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History of satellite break-ups in spaceBy 28 June 1961 the 1st Aerospace Control Squadron had cataloged 115 Earth orbiting satellites from data supplied by a rather diverse collection of radar and optical sensors. On 29 June 1961, the Able Star rocket of the 1961 Omicron launch exploded causing a quantum jump in the number of Earth orbiting objects. Since that time there have been 69 Earth orbiting satellites break up in space whose debris remained in orbit long enough for orbital elements to be developed. A list of the 69 breakups is provided. The debris from some of the lower altitude breakups has all decayed. Among the 69 breakups, 44 have cataloged debris remaining in orbit. As of 1 July 1982, the size of the cataloged orbiting population was exactly 4700. Forty-nine percent of these objects are fragments of the forty-four breakups. For each breakup the various orbits of its debris represent a family of orbits that are related in characteristics due to their common impulse launch. A few examples are shown of how the families are oriented in space.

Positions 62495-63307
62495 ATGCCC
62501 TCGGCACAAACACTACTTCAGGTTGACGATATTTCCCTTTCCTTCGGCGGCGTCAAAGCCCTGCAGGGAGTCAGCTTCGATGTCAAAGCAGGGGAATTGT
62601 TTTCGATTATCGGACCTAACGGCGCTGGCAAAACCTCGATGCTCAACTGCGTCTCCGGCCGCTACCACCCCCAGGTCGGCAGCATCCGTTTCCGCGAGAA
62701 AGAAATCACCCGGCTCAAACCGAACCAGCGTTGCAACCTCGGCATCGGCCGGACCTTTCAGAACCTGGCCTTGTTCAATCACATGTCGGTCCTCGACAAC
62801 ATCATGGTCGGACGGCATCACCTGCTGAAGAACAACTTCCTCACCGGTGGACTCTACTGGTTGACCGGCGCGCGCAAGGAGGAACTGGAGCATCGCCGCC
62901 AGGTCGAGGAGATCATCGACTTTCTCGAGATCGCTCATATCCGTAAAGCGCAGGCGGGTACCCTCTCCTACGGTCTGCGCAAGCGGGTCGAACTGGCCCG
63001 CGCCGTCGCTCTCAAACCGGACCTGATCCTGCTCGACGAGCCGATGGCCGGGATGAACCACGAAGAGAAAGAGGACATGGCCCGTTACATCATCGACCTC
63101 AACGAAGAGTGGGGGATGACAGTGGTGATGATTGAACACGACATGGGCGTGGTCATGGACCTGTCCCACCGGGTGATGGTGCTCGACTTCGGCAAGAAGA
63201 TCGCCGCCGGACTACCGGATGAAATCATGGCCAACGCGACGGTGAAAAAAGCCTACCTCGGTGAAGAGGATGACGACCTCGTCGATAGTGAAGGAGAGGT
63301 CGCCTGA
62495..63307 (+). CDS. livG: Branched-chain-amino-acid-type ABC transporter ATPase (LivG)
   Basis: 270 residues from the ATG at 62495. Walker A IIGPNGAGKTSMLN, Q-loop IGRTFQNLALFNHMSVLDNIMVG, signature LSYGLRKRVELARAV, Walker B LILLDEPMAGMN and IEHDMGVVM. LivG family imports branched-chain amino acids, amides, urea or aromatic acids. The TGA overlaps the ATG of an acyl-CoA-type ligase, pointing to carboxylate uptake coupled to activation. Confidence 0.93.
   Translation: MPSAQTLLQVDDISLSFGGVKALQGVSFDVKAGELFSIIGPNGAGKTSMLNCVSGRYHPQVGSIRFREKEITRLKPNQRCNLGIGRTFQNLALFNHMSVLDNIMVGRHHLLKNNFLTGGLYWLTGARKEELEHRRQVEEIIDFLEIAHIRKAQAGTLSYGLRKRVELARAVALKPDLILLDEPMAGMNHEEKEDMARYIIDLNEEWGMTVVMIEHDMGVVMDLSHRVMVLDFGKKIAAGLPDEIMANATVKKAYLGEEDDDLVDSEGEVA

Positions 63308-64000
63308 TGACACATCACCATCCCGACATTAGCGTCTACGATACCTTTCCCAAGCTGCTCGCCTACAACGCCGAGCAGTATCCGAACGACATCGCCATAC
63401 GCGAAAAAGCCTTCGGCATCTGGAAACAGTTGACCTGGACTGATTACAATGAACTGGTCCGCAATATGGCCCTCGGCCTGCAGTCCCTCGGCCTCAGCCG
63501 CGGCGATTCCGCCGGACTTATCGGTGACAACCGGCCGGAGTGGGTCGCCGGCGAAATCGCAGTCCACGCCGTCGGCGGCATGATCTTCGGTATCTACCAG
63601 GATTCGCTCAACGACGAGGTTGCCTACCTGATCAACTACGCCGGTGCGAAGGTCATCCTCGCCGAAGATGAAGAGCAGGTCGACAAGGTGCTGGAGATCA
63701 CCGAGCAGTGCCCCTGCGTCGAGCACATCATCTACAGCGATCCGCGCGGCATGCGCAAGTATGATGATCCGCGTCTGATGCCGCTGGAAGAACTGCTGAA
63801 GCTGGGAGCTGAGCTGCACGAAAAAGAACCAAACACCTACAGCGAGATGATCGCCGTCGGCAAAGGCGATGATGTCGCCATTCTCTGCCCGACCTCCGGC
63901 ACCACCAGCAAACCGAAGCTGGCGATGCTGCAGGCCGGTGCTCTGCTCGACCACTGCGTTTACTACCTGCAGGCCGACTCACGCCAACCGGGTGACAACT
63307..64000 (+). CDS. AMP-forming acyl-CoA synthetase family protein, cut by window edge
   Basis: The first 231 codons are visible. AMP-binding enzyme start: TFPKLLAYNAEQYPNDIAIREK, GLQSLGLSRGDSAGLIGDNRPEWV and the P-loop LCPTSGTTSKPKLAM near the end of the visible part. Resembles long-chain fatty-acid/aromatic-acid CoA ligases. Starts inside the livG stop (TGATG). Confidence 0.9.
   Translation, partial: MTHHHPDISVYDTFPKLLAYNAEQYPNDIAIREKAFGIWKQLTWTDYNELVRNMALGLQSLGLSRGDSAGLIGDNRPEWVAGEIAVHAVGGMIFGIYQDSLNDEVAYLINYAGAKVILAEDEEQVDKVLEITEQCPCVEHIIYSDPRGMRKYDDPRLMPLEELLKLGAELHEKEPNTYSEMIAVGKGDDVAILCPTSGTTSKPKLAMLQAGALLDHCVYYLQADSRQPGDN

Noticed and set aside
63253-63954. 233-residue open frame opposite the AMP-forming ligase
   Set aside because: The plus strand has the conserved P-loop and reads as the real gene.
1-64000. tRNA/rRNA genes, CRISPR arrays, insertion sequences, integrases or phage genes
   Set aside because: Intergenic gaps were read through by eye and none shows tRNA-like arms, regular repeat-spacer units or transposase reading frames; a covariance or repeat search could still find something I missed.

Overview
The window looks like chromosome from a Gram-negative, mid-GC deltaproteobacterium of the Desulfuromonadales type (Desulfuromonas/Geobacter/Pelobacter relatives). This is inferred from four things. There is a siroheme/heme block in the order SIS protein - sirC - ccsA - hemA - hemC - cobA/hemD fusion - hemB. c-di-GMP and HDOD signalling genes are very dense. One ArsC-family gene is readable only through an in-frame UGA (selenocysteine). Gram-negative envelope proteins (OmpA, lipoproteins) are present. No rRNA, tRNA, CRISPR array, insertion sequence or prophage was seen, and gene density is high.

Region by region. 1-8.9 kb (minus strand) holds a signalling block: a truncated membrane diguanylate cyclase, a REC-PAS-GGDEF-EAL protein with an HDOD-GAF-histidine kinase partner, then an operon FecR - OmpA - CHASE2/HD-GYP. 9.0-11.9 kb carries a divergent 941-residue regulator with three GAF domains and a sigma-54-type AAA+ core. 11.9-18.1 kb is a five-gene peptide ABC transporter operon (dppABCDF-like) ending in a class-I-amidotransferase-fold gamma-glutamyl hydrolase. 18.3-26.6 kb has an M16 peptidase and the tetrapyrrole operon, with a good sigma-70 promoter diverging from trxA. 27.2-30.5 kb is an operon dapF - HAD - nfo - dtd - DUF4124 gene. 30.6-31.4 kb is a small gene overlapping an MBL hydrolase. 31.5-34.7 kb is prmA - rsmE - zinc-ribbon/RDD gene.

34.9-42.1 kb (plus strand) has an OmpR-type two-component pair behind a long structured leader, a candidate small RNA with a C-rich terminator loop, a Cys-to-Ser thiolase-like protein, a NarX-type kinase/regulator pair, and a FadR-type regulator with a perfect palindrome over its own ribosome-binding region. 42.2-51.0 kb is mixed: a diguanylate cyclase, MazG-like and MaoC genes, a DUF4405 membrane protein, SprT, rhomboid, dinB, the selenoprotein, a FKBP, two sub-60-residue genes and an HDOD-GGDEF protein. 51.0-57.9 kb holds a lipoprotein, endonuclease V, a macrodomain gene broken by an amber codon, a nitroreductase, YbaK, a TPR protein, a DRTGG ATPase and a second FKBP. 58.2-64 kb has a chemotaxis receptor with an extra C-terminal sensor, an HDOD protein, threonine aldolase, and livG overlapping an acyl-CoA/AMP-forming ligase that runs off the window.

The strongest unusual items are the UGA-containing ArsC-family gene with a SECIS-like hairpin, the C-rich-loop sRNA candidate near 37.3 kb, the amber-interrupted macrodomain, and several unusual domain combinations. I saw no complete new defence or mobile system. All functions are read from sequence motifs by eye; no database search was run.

Document ID
Document Type
Conference Paper
Gabbard, J.
(North American Air Defense Command Peterson AFB, CO, United States)
Date Acquired
August 12, 2013
Publication Date
March 1, 1985
Publication Information
Publication: NASA. Lyndon B. Johnson Space Center Orbital Debris
Subject Category
Launch Vehicles And Space Vehicles
Accession Number
Distribution Limits
Work of the US Gov. Public Use Permitted.
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